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Jennings supports individuals through life’s changes and challenges with residences and services that emphasize choice and person-directed care.
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Where do you start when a family member has memory or physical challenges but still desires to live at home?
Many families begin searching for care options when they notice a physical or cognitive decline in a loved one. These changes can create safety risks at home and cause families to question what is best for their situation. Of the many choices available, adult day services offer a balance of helping an individual to stay at home as well as supporting family caregivers.
John Gazzuolo, Director of Adult Day Services at Jennings, explains that families - especially spouses - will often struggle with what to do when they are feeling overwhelmed, but still want to fulfill their commitment to care for their loved one. They don’t want to feel like they’re giving up. Adult children, who are providing more and more care to their aging parents, may struggle with role reversal, of becoming the caregiver for the person that supported them through much of their life.
Mr. Gazzuolo explains to families that adult day services are a good balance of activities, personal care and access to medical care in an environment where their loved ones are safe. The schedule provides stimulation for the adult participating while a spouse or family member can find time to relax or focus on other responsibilities such as work commitments. Additional services support the individual and relieve caregivers, such as the services of specialty physicians. Activities vary throughout the day for social, physical and cognitive stimulation and can be customized to individual interests as much as possible. Family members often remark that their loved ones who participate in adult day services are more relaxed in the evenings because they have spent the day in a positive, productive way. "It's fulfilling when participants come out of their shell because they are with their peers or engaged in activities," Mr. Gazzuolo says, and he recalls that "recently one of the participants seems to be brighter, sharper and happier. She's quick-witted and full of energy as she participates in activities."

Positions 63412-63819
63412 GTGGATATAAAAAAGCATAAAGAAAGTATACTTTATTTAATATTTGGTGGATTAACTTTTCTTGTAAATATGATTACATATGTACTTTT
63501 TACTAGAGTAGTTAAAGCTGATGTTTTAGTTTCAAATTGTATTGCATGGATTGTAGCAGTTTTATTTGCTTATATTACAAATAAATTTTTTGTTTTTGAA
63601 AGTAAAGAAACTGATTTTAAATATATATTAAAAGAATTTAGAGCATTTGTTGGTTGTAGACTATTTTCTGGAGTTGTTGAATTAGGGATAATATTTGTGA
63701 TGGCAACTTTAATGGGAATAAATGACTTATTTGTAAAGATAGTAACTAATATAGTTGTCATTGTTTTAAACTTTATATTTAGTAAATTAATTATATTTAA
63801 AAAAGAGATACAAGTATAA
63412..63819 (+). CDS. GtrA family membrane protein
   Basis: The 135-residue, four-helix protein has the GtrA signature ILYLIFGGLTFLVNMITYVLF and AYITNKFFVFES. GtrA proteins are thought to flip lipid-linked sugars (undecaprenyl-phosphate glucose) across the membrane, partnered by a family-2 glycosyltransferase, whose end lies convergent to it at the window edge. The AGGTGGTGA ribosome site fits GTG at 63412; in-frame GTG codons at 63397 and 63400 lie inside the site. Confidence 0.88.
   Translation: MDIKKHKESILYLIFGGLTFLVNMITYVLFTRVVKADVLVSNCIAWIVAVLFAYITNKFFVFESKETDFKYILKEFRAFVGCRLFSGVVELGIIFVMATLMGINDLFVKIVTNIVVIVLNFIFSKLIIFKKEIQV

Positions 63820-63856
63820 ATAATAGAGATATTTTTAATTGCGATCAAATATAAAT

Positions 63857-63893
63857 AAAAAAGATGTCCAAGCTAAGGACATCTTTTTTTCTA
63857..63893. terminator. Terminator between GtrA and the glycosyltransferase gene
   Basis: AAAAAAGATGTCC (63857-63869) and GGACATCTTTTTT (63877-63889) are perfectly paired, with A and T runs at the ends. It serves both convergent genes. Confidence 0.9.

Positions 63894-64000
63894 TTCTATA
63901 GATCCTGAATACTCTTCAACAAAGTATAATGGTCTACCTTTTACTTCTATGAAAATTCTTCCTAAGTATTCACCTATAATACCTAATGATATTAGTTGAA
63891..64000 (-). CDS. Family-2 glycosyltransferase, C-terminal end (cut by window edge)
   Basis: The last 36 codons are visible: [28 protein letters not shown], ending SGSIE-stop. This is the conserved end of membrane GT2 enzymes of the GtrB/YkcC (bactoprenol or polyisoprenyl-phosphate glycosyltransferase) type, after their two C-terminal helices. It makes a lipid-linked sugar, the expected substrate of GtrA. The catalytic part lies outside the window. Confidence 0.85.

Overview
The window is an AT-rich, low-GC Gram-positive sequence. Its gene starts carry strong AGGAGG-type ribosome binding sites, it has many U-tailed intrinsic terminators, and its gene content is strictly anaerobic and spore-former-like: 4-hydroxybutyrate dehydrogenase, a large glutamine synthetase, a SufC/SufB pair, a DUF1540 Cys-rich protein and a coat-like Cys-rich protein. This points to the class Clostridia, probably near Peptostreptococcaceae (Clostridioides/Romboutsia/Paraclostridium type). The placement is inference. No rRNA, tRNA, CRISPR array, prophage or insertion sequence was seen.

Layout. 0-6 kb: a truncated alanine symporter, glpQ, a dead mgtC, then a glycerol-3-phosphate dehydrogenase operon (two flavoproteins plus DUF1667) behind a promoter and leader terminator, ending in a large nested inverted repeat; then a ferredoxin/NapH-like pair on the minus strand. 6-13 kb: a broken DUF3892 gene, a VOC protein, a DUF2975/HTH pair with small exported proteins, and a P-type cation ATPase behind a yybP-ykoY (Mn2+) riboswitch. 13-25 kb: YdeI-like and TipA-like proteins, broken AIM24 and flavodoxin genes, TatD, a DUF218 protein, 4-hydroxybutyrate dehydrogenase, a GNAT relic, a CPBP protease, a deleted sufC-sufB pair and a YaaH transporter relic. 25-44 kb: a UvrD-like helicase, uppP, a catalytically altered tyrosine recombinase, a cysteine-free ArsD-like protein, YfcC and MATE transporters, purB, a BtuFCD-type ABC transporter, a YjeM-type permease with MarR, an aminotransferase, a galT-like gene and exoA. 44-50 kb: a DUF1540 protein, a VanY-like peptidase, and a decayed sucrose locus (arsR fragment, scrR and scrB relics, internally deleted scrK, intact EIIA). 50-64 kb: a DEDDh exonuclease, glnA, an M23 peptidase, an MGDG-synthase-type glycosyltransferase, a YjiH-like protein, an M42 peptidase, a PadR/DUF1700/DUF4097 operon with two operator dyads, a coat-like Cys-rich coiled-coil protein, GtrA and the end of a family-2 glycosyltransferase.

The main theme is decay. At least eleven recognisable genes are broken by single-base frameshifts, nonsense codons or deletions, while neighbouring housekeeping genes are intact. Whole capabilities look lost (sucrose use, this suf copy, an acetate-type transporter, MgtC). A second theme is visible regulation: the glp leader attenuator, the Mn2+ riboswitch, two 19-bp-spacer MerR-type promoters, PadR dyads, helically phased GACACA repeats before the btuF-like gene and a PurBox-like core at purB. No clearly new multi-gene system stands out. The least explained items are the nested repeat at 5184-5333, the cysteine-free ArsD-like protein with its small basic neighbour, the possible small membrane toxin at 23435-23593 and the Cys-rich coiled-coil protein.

Mr. Gazzuolo also finds that some families use adult day services as a bridge to consider assisted living or long-term care as their loved one's memory declines. He credits the stability of the Jennings staff, along with their knowledge and experience with dementia, for providing an enriching daily experience. Their consistent and compassionate relationships with participants help develop a long-term trusting foundation, especially as their needs change.
A typical day for participants can vary to some degree depending on the individual’s interests and needs. While families may pay privately for adult day services, there are benefits and community-based programs that can help. For additional information, call Jennings at (216) 581-2900.
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